Succession

The team noted that executive succession appeared to be a point of contention between the CEO and the Vice President of Operations, and that a minimum, some tension around the issue existed within the organization at large. The officers and directors stated that the succession issue was being handled by the President/CEO and Vice President with Board support, and the matter was dropped. When the team revisited it twice more during the meeting, the directors and officers moved to other topics. When the team pointed out this behavior, the group acknowledged it but moved again to another topic. The team let go of the issue.

Board Fund Raising

The team noted that the agency's strategic plan referred to the Board as a source of fund-raising, yet no record of any such actions could be found. Moreover, the Board of Directors was not visibly included in the marketing strategies of the organization, even though in most corporate promotions, the Board is typically cited both in recognition of fund-raising efforts and to bring prestige and visibility to the organization.

The Board acknowledged that little was being done to actively raise funds. They reported that Board fund-raising had not been a realistic goal, and suggested this function be removed from the strategic plan. The team rephrased the issue for clarity, asking if "Board members were too busy with employment and other volunteer work to solicit funds from the community." This perception was agreed to by all members. The team then increased the tension by adding that the "Board is too busy to tell the agency story that might bring in clients and funding sources." The Board hedged; they insisted that interpretation was not true, but that they would re-examine the issue. In particular, they would examine what the Board could realistically do to support the agency by telling its story to more people.

Board Publicity

The Board asserted that culturally, the tendency in the African-American community was to avoid becoming too public with one's "activities," so that Board projects were rarely publicized. Nevertheless, when the team explained the value to the agency of visibly including the Board in its materials and promotions, the Board agreed to re-examine the unwritten cultural rule against self-exposure or self-promotion.

Debriefing

Following the second day of meetings, the team met to debrief the experience. The debriefing involved what the team had learned about itself as well as about the application of Gestalt theory to organizational interventions.

Team Learning

Members of the team discussed what they had learned about themselves as individuals and about working as a team member. Their discoveries involved primarily the effects of individualistic motivations and styles within the context of team functioning. We concurred that as consultants in the habit of working as individuals or as being team leaders, working as a team was difficult; the focus shifts significantly when "The Team" becomes the overriding lens through which to perceive and structure the work.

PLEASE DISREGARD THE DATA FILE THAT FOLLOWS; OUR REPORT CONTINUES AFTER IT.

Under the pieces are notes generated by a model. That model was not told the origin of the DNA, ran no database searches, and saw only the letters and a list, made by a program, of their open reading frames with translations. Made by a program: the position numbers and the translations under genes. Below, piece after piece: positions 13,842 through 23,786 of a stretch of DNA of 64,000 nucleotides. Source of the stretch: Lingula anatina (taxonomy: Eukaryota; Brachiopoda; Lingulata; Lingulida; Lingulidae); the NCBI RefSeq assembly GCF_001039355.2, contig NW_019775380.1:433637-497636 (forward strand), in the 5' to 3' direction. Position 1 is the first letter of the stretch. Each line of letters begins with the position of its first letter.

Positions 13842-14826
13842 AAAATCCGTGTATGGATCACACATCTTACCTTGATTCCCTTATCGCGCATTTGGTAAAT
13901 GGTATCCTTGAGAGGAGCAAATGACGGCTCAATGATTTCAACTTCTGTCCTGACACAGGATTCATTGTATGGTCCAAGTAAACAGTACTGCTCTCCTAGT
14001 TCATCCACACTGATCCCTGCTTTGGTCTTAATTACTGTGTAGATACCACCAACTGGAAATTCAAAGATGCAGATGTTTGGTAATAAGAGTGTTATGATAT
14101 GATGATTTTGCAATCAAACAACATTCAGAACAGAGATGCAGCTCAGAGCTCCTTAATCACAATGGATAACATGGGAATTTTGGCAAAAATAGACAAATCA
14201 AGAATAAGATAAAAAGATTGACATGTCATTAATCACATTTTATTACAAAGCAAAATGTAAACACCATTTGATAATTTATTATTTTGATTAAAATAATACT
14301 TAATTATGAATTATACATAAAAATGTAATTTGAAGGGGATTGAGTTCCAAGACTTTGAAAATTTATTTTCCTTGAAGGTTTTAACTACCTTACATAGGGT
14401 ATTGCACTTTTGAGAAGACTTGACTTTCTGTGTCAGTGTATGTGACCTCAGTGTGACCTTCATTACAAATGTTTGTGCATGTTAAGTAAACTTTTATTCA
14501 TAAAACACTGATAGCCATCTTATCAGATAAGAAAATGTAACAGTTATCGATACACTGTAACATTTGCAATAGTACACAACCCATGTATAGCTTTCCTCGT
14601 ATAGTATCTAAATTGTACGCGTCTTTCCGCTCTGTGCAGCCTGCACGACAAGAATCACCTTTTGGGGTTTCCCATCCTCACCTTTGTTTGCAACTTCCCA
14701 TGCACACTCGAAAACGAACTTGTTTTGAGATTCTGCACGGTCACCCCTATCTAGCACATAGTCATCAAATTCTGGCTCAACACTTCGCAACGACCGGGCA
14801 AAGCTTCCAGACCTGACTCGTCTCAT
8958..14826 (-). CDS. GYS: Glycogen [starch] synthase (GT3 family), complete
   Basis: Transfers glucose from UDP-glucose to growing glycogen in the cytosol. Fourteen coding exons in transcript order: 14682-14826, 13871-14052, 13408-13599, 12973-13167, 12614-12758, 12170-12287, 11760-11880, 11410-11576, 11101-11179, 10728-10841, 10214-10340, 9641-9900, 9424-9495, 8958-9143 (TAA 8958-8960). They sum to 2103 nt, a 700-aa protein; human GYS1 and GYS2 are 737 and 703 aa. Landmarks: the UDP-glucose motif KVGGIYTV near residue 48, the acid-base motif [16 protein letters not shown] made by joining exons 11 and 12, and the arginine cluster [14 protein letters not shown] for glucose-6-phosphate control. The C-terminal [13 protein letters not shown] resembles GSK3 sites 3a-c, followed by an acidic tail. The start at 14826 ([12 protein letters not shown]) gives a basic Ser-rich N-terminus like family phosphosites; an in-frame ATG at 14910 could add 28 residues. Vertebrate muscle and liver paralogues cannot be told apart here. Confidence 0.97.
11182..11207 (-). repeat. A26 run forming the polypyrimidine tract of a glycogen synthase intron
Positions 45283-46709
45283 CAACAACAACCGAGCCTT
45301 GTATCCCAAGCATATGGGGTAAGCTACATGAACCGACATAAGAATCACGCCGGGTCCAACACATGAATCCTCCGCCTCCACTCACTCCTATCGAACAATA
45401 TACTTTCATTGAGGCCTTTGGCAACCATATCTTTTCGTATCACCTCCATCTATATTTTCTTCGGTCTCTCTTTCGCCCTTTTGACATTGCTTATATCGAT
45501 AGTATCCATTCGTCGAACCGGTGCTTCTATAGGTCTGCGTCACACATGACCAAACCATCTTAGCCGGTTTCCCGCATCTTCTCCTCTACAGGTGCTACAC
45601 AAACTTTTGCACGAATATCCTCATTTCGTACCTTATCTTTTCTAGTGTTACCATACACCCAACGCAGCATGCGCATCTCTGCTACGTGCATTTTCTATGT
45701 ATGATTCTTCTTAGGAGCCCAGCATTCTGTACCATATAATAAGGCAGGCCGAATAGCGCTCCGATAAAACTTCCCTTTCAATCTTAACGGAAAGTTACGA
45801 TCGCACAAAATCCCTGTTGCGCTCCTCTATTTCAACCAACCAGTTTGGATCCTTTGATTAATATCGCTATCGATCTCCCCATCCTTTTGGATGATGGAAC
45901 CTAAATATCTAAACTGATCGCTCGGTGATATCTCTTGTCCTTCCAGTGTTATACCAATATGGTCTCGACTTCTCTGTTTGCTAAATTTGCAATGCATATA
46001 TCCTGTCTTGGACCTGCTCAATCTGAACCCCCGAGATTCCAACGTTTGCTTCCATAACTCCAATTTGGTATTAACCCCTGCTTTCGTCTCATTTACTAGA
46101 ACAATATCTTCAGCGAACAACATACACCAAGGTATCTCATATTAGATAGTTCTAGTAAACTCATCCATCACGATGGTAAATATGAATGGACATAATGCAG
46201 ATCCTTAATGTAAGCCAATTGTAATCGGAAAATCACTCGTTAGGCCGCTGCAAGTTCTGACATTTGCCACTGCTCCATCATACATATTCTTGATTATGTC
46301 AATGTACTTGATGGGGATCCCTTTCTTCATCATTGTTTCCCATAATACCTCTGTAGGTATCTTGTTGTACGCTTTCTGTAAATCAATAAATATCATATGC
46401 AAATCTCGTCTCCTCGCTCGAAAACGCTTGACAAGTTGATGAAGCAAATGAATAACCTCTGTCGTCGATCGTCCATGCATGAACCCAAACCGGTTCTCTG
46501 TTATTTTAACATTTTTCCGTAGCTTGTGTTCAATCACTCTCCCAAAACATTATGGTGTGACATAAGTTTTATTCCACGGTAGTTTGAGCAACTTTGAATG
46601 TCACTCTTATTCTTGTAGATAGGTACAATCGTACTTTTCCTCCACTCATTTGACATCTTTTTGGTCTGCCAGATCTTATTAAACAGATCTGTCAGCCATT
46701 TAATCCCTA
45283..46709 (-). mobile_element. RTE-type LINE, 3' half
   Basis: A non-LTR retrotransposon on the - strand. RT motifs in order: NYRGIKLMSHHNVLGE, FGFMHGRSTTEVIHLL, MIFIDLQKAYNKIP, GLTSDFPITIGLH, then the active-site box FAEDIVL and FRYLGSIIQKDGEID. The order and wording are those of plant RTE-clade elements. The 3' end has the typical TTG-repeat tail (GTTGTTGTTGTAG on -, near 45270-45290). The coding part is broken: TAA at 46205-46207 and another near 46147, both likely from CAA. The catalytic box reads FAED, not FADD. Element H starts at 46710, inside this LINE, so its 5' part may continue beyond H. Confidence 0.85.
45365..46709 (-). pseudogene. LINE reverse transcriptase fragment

Sub-optimization. Team members agreed that personal needs to "look good" or to individually provide "the best intervention" tend to decrease the team's overall effectiveness. In other words, each individual must at some time sub-optimize to maintain the team's integrity as a team and to ensure the quality of the team's work; where individuals will not sub-optimize, the team's work will be sub-optimized. The preferment of the individual over the group occurred frequently through competition for "face- time." Even though we observed that the white male had made more interventions, had "cut across" the other members, and had attempted to dominate discussions, he justified his behavior with judgments about the quality of the others' interventions. Confronted on these actions, he saw nothing wrong with his behavior except to concede that if he had sub-optimized, perhaps the team might have been more effective.

Competition. Competition between team members becomes destructive when it leads to conflict over whose figure will become uppermost for work with the client. Focusing on single figures promoted by individual members stymies the team's movement to a higher level of system, i.e., asking how these competing figures found within the client system create discord and destructive energies. When the white male was confronted by the Native American male for cutting across almost every statement made during the day, the white male initially remarked that the Native American had "talked too much." When the team pointed out that the white male had made more than twice the interventions of the Native American male, the white male allowed that he might have been too competitive, a trait he admitted did not serve him well.

Application of Gestalt to Choice of Intervention